Passion is a word that has fallen a little out of fashion; these days you as often see it rendered "pashun", a meaningless word used by pundits and fans who don't really understand what they are talking about. And yet more than any other quality, it makes all the difference on the field. Germany's 2014 captain, Philipp Lahm, is nobody's idea of a football idiot – he was described by Pep Guardiola as maybe the most intelligent player he has coached. In his autobiography, Lahm talks about the fundamental importance of what the Germans call Leidenschaft: "Passion is the emotion that liberates reserves of energy you didn't realise you had. With passion, one player – one player alone – can lift the performance of the whole team . . . it's a product of character, of devotion to the team and to the game.


“It shows itself in the fact that you do things other players don’t do. The passionate player chases a ball that looks lost, and if he gets it . . . he doesn’t just win the ball, he sends a message to his whole team: we can do it, if only we go with absolute commitment. That’s felt not only by the opponents, who feel like they’re under pressure in every position. The message is just the same for every player on your own team. The passion of your team-mates is a challenge to get the same out of yourself . . . Individual players who seize the game with soul and energy bring the whole team in their wake.”

Lahm wasn't here for Germany this time, and neither was Bastian Schweinsteiger, whose determination to fight on through the pain of injury is one of the lasting memories of their victory against Argentina in the 2014 final. Likewise, Spain in 2018 did not have anyone who matched the intensity of 2010 champions like Xavi and Puyol. When Germany and Spain won those World Cups they were patient and technical, but they also ran their opponents off the field. If they can rediscover that intensity they will find their possession football still works, and since they are two of a very small number of countries who have enough skilled players to play that game, you hope they will keep trying.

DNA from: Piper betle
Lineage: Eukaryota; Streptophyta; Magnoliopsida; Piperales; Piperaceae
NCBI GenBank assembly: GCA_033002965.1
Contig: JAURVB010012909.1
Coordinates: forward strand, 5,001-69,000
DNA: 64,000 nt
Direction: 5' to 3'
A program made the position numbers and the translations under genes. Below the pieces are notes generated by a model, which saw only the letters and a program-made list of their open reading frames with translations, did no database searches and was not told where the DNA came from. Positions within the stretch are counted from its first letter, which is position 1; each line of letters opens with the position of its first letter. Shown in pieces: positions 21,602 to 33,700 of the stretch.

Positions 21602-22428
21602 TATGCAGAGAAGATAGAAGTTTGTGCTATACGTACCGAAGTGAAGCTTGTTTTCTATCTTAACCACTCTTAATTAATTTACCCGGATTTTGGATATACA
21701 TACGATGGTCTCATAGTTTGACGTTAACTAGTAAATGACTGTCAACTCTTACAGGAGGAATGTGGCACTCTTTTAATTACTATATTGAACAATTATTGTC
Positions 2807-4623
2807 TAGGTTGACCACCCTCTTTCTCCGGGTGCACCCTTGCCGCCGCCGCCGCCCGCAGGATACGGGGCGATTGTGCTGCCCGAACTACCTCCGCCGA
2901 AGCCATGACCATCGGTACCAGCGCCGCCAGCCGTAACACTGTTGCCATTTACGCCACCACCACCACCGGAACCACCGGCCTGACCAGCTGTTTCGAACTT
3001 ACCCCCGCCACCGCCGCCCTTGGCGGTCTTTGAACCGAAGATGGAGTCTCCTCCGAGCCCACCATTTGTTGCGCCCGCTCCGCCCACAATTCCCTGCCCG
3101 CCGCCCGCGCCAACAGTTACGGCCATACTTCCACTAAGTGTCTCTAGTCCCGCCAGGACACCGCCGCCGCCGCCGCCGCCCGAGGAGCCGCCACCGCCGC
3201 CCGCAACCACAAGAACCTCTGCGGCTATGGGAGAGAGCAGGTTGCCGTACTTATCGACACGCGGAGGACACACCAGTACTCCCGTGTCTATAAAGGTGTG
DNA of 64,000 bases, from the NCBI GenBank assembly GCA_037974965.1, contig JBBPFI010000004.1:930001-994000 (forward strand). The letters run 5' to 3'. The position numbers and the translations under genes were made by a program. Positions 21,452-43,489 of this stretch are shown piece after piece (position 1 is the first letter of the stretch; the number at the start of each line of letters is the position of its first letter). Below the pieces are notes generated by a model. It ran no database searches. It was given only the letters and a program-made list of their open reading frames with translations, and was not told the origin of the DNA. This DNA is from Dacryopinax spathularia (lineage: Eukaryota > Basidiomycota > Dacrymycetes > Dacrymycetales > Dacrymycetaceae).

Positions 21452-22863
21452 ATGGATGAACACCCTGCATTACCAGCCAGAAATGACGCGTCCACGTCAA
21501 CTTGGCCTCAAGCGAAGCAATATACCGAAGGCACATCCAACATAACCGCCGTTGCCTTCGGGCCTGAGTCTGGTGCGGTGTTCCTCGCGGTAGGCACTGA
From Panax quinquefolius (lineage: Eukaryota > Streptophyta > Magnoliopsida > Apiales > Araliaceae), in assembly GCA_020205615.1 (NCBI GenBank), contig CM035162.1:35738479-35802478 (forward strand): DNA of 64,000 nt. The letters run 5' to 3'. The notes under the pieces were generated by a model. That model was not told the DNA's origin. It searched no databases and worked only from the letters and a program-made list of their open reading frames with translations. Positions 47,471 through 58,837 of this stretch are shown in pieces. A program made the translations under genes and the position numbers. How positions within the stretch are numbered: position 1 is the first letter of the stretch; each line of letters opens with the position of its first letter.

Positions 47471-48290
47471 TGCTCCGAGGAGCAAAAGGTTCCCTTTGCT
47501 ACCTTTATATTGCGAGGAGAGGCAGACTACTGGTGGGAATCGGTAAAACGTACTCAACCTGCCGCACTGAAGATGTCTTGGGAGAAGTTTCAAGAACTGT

For everyone else, there's the model of France. France have the talent to play a German or Spanish style, but they've chosen a simpler way, the Mourinho way, a type of game that anyone in theory can play. France are about solid defence and lightning attacks; they beat you with efficiency, discipline and ruthlessness. When a Mourinho-style team has the best players in every position they are almost impossible to stop. If Mourinho could add Varane, Kante and Mbappe to his squad at Manchester United, they would be favourites to win the league.

France have cruised to the final like an armoured train. The only way you can see them losing to Croatia is if they play a little too cautiously, forget to make anything happen, and get hit with a late goal that gives them no time to equalise. That is exactly what happened to them against Portugal in the final of Euro 2016, so you would expect them to be on guard against a repeat. And since then they have added Mbappe, who sets off seismic waves of panic that open up cracks in every defence. Against all that, Croatia have only their oceanic reserves of passion. Usually the rock breaks the wave, but some days the wave goes over the top.